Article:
Camp near Winchester, July 19th, 1863 Dear Mama, I wrote to you two days ago, but I am afraid that my letters do not reach you. I can not understand why it is that I do not hear from you. Several mails have come in lately, and yet the last I had from you was the 21st of June, nearly a month. I am quite uneasy. Did you get my letters from Pennsylvania, and Maryland? In my last I told you my loss of Paris. It is now ten days since he disappeared, and I have no hopes of ever seeing him again. I have led a very disagreeable life since his loss. I have to attend to my horse by myself. And it is only sometimes that I can hire any one[End Page 1] to cook or wash for me, so that I have to go sometimes without eating, and in very dirty cloths. I begged you to urge it on Papa to try and get me [a?] boy some how. Savie says that when he left Charleston a month ago there was a free boy named Joe Magill, an acquaintance, of Mrs. Potts James, whom he had before, who wanted to come with him. James can tell Papa where to find him, and if he cannot find him, he may know of some other who could come. Papa can find James by enquiring of Ellen, at Aunt Marys yard. I will be willing to give $20 or even $25 a month, if necessary, rather than do without. Dr. Bailey has no boy, so that I have[End Page 2] no one to do a hands turn for me. We expect to get a mail tonight and I hope to get letters from you by it. I am feeling rather [disponding?]. Our reverse in Pennsylvania, and then the far greater blow, the loss of Vicksburg, and Port Hudson, look gloomy for the Confederacy. I believe that a mail will go off tomorrow morning. If I have time I will finish this sheet then. It is getting dark now. I rather think that will have to be quiet now for some time to come. I hope that we will move nearer Richmond again. We have had a hard time since the 5th of June, when we left Camp Gregg. It seems to me almost like a [illegible]. It was seven months yesterday since I parted with you on the cars.[End Page 3] We have never been separated so long before. How I do long to see you again! Your Own Affect. W. Monday Morning, July 20th I do not know whether I can get this off today, but I will try. I am quite well, and we are very quiet. We are now camped half way between Martinsburg, and Winchester. About eleven miles from each. I wish that we would commence a move for the other side of the mountain. The only pair of pants, that I have, I captured on the battlefield. My own were broken, so I slipped them off, and these on. I have one of the flannel shirts I brought with me, and one striped cotton shirt that I captured, and change from one to the other. So you see my wardrobe is small. I do hope to hear from you today. Your Affect. W. [End Page 4] W.W. Keith Asst. Surgeon S.C.V. Mrs. P.T. Keith Anderson C.H. So.Ca.[End Page 5]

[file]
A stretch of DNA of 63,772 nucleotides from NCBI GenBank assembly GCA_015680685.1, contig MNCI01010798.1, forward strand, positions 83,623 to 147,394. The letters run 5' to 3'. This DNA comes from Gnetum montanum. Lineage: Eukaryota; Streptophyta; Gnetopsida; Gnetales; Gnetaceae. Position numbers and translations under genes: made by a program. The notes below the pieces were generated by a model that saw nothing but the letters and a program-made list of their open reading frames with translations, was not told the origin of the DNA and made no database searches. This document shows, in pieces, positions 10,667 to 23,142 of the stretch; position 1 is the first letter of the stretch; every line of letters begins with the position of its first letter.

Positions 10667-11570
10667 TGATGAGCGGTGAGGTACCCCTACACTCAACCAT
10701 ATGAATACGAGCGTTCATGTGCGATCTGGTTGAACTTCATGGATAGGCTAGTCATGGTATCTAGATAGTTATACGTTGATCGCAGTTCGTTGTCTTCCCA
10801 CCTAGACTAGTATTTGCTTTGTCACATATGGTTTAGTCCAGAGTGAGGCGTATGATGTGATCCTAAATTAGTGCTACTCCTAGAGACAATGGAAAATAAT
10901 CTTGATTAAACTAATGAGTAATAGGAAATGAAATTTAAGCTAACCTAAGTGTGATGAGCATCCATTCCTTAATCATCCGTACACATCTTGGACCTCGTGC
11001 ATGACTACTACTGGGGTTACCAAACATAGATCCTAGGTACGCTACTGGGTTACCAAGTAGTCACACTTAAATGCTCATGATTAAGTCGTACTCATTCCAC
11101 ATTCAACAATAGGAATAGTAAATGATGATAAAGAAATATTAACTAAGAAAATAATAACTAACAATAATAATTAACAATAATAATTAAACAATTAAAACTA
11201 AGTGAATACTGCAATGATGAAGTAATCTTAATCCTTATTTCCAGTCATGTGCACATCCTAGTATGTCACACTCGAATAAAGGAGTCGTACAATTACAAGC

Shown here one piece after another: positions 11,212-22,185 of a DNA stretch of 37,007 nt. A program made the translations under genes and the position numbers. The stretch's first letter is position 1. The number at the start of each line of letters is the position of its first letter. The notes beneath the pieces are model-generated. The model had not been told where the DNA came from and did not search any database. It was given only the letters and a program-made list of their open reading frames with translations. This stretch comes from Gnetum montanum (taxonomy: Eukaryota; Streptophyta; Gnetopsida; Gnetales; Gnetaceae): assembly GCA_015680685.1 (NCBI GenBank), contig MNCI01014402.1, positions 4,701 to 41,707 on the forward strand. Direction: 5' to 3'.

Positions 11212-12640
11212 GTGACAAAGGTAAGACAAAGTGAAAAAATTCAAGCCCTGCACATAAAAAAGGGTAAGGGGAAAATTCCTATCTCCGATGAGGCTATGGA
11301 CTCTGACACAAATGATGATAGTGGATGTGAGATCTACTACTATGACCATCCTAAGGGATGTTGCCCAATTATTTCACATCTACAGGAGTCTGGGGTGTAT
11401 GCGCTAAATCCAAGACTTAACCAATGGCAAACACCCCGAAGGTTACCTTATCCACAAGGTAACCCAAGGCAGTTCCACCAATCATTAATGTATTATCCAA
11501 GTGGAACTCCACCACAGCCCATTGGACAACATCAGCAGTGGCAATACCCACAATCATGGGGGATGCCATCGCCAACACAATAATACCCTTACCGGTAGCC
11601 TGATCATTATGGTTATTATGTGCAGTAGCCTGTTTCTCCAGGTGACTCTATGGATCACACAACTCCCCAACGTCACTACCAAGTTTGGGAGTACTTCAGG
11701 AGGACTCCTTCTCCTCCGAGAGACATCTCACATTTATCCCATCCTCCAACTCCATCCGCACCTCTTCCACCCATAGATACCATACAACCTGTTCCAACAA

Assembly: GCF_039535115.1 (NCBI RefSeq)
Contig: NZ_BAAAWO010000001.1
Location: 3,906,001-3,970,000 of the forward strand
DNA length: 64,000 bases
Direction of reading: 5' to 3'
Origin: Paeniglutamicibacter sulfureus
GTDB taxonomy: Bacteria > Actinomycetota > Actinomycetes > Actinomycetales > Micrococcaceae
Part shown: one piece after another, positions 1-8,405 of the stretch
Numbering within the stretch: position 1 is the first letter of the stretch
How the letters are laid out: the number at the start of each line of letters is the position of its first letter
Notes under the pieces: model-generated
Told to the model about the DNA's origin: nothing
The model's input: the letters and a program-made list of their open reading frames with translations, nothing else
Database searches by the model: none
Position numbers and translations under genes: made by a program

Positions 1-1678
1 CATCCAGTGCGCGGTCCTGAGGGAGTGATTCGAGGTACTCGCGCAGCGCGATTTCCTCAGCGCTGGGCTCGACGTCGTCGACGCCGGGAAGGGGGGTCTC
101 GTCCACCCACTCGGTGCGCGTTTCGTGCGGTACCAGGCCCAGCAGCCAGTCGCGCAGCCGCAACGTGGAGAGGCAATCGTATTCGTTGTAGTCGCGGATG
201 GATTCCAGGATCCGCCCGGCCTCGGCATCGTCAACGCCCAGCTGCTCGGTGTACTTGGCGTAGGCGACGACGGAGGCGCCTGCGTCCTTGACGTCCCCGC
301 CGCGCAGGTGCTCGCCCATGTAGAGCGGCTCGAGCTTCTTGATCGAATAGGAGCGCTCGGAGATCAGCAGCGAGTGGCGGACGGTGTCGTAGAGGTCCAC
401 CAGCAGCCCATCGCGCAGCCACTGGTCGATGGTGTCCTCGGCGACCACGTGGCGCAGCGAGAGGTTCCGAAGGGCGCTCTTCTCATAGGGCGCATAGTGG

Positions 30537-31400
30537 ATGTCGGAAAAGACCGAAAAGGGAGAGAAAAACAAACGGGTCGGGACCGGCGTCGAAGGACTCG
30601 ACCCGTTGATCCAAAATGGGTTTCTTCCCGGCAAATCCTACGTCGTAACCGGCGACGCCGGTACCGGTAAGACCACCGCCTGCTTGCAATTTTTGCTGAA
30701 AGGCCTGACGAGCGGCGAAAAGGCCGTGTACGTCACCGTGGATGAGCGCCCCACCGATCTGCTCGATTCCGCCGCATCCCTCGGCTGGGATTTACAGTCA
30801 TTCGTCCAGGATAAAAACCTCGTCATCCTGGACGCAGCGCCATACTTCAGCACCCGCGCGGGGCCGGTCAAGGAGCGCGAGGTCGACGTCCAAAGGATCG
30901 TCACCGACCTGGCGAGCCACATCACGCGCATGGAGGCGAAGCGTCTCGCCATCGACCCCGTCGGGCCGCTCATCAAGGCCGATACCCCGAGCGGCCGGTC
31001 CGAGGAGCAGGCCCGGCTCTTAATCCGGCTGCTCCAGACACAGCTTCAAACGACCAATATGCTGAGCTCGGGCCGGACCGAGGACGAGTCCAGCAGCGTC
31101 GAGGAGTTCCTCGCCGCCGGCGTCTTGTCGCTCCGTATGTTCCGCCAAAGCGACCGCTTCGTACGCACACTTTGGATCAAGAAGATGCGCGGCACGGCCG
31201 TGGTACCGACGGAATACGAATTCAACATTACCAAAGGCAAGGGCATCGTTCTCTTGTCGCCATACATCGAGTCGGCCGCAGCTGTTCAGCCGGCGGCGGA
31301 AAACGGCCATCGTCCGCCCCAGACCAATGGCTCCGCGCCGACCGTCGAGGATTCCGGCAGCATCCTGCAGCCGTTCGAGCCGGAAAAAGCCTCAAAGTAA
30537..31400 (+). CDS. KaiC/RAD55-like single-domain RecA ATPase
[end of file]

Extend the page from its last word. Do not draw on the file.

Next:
• Image 01